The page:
Pocket from British Brigadier's tunic : The Farm, Gallipoli

Accession Number RELAWM00382.001
Collection type Heraldry
Object type Heraldry
Physical description Cotton drill, Gilded brass
Maker Unknown
Date made c 1915
Conflict First World War, 1914-1918

Damaged breast patch pocket of a British cotton khaki drill tunic. There is a pleated section down the centre, with a brass button at the top. The button features a garter, surrounding the cypher of King George V, surmounted by a crown. There are remains of gilding on the button.

History / Summary

Damaged pocket from a British officer's tunic found near The Farm in the Chunuk Bair area by the Australian Historical Mission (AHM) on 3 March 1919. The button on the pocket is the type worn by brigadiers and colonels (not including lieutenant colonels, who wore regimental buttons). The fabric differs from the standard wool gabardine or barathea used by officers in the British Army, which could indicate the uniform was privately tailored.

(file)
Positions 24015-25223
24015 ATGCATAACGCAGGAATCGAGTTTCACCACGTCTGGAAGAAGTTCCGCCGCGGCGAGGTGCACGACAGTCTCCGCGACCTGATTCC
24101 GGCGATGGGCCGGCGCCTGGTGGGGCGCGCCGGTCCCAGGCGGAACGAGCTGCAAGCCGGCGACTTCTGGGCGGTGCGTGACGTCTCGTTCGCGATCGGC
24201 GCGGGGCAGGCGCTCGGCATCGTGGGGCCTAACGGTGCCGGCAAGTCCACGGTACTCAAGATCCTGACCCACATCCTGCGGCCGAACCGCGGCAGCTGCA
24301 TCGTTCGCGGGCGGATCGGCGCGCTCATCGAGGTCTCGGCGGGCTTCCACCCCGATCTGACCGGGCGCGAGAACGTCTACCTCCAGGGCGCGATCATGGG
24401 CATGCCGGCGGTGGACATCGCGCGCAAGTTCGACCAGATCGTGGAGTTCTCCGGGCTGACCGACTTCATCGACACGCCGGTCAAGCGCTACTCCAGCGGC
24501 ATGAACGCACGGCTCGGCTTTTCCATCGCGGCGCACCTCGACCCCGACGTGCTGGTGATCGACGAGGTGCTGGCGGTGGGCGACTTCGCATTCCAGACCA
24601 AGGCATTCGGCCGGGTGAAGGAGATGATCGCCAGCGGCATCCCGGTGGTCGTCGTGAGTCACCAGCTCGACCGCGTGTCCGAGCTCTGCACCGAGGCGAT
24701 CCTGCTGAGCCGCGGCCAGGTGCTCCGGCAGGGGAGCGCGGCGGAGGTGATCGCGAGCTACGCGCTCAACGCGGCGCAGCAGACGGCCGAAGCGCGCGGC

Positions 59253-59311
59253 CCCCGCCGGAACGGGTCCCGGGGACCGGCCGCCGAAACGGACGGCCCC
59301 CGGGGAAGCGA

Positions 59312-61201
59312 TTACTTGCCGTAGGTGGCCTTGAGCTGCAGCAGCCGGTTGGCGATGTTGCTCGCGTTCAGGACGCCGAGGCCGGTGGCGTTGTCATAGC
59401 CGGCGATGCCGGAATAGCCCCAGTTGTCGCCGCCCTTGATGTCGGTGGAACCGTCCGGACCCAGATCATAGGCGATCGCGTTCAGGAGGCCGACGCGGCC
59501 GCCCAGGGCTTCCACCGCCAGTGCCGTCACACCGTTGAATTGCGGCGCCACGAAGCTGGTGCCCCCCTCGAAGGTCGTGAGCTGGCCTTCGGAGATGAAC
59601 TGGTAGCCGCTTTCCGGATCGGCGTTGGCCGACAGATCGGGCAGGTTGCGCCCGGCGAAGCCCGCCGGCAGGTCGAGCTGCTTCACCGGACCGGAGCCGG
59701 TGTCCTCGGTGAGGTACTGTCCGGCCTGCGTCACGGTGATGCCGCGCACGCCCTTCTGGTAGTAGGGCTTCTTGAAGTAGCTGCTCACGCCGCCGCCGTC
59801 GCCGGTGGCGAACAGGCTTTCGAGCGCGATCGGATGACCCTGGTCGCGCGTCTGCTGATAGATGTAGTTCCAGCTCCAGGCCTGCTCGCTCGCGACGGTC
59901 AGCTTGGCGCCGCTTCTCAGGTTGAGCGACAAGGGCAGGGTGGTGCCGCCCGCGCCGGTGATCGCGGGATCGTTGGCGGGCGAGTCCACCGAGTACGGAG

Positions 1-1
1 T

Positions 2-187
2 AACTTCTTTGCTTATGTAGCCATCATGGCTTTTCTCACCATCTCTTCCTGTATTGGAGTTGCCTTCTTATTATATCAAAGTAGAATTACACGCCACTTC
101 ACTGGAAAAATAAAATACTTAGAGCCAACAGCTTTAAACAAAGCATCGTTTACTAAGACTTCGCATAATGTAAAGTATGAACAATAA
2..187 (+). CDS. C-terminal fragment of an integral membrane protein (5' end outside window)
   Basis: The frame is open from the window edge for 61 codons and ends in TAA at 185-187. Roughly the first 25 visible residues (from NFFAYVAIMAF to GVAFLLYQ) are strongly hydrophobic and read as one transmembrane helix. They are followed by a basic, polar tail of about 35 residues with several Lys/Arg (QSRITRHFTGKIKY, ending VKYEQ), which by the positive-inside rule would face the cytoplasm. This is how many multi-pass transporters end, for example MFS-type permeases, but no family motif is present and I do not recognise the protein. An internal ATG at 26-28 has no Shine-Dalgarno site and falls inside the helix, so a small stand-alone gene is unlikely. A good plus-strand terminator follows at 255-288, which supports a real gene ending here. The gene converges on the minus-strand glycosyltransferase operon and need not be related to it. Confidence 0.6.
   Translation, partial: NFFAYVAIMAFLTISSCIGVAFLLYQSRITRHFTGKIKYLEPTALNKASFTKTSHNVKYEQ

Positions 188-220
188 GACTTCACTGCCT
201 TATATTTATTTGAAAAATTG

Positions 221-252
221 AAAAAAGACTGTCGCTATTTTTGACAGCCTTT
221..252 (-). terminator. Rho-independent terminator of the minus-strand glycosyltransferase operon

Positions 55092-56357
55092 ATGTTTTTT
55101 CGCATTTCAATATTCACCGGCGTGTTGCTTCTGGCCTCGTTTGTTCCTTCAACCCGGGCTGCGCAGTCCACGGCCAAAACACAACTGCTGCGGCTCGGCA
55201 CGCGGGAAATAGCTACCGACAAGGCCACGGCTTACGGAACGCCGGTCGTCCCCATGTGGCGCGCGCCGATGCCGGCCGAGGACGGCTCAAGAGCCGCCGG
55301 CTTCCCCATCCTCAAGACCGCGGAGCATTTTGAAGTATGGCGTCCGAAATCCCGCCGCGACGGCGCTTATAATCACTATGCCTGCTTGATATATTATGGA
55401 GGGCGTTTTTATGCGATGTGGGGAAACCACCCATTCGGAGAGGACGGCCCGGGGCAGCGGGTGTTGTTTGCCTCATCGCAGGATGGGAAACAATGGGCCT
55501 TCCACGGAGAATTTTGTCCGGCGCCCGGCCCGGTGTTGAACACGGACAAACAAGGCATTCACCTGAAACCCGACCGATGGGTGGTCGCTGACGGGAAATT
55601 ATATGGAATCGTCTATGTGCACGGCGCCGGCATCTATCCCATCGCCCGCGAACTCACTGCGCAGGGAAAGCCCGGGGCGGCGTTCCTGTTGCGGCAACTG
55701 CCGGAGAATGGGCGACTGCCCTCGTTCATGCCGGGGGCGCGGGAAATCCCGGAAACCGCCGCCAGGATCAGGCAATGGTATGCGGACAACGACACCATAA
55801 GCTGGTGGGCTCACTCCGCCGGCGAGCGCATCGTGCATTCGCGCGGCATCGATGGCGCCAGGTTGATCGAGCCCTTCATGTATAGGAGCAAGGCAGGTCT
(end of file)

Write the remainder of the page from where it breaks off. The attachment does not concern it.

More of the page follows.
This piece was found among the remains of men killed on 9 - 10 August 1915. While it is possible that it came from a discarded tunic, it is more likely the pocket was associated with human remains found in the area in 1919. No colonels, and only one brigadier, Brigadier General Anthony Hugh Baldwin, were killed in the area. Another brigadier, Brigadier General Richard Joshan Cooper, was wounded at The Farm, but was evacuated from the front.

Baldwin commanded the British 38th Brigade. He was killed at his headquarters near the crest of The Farm, when the Turks counter-attacked on 10 August 1915. His body, like those of his men, was not recovered at the time. It was not until the Graves Registration Unit collected the remains after the war that they were buried, most at The Farm Cemetery nearby. None of the remains in this cemetery are individually identified, and there are only seven memorial headstones to men believed to be buried within it. It is possible that Baldwin's remains were interred there.

Cooper, who was the commander of the 29th Brigade, and who succeeded Baldwin at The Farm after his death, was wounded in the lungs and evacuated soon after, so there is the possibility this pocket was from his tunic. However, given that Baldwin's remains were left near The Farm for years, it is more likely that the pocket came from his uniform.

The AHM visited the area in March 1919. There they found the remains of Baldwin's men, as well as those of other units which fought around Chunuk Bair. Australian Official Historian, C E W Bean wrote 'I have nowhere, except at the Nek, seen the dead lying so thick, I think, as on these slopes [around Chunuk Bair] and those of The Farm.' .